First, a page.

Looking both ways before crossing the street may not be enough.
Distracted driving gets much of the negative attention when it comes to car accidents, but accidents between drivers and pedestrians are a serious public safety concern. In 2014, 4,884 pedestrians were in fatal accidents with vehicles, an average of 13 per day and an increase from the previous year.
City infrastructure and statistics
Studies show that city infrastructure affects the safety of walking. Cities with long, straight roads that encourage faster traffic are more dangerous. On the other hand, limiting right turns at red lights and installing more sidewalks and refuge islands has positive effects. In Connecticut, pedestrians have the right of way at any intersection whether marked by a crosswalk or not.
A report from Smart Growth America shows that accidents happen more often among specific segments of the population: lower income people, those without health insurance, people of color and the elderly.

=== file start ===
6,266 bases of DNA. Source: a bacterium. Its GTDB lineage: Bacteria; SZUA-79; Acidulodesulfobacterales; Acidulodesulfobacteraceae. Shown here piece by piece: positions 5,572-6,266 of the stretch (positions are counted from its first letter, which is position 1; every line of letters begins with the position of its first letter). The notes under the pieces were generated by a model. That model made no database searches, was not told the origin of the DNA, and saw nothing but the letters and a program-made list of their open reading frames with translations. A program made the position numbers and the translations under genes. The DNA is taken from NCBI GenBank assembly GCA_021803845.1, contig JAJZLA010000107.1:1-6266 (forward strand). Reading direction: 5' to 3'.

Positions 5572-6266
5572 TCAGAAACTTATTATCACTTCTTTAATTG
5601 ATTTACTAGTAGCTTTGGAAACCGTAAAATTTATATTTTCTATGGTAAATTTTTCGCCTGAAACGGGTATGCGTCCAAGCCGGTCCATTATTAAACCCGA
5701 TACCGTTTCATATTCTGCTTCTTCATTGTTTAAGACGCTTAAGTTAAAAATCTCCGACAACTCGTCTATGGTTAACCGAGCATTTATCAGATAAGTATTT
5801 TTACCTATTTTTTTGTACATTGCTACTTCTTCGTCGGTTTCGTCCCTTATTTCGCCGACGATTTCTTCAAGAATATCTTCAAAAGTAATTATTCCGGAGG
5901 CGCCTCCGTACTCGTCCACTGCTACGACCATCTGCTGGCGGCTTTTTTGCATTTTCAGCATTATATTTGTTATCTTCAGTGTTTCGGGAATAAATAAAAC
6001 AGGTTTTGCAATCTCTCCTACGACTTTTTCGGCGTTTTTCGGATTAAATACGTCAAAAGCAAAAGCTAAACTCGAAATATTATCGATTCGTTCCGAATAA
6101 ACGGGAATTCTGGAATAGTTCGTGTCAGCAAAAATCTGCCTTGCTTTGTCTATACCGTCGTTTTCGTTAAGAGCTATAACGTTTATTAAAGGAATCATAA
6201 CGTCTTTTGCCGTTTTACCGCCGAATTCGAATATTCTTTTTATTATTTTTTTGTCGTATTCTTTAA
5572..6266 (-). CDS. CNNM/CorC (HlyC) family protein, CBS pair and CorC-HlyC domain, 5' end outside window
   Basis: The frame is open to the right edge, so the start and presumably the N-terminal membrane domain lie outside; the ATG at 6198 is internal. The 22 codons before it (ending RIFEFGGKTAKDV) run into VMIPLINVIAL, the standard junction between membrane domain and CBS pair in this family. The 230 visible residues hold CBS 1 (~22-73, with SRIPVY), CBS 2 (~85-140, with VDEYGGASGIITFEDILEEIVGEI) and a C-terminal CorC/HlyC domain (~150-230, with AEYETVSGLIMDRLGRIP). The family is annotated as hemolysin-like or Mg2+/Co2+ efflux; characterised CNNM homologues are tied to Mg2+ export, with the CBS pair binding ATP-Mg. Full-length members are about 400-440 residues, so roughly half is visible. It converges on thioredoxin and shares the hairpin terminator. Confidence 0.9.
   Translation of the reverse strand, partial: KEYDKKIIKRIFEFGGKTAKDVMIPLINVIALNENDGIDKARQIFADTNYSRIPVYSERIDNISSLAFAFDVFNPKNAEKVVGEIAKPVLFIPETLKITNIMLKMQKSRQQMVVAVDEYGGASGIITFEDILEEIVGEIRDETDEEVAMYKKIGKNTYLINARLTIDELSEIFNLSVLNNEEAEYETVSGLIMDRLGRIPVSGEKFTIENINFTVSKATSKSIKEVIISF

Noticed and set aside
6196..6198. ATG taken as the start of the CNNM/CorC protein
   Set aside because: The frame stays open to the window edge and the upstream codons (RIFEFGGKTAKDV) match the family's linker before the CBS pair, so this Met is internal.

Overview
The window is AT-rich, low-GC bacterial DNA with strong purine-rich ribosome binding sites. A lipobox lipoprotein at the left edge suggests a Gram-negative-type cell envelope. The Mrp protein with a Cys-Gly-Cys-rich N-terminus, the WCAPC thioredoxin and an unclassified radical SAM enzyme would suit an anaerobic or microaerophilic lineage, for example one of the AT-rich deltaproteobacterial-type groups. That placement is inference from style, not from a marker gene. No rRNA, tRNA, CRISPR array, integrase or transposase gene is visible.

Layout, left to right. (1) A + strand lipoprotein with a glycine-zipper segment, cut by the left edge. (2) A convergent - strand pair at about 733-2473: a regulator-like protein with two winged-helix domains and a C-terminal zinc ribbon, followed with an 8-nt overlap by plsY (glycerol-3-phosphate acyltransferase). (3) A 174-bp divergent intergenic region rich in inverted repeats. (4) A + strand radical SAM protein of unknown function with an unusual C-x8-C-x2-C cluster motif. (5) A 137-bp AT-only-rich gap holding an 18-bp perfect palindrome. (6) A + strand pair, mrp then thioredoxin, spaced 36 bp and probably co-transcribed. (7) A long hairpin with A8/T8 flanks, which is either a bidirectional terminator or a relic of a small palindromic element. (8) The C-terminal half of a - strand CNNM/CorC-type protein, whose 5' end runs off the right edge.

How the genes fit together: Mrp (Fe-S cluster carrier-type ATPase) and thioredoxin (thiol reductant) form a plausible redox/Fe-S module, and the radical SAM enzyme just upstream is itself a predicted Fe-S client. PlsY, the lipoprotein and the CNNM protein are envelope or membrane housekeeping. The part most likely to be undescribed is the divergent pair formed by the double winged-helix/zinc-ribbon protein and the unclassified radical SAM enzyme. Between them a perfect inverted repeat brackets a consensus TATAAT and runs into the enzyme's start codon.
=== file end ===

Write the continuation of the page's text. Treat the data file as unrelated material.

When a pedestrian and a vehicle collide there are serious consequences, such as the recent death of an 81 year-old man in Bridgeport. While there are 13 deaths per day, many survive the incidents but suffer lasting emotional and physical scars from the traumatic event.
Drivers of vehicles have safety devices like seat belts and airbags to protect them in case of a collision. A pedestrian is more vulnerable and exposed, which means that drivers should pay extra attention whenever they see somebody on foot.
Victims of an accident may be eligible for compensation to cover medical expenses and emotional pain and suffering. While compensation cannot restore health, it offers peace of mind following a serious incident that leaves body bruised and senses shaken.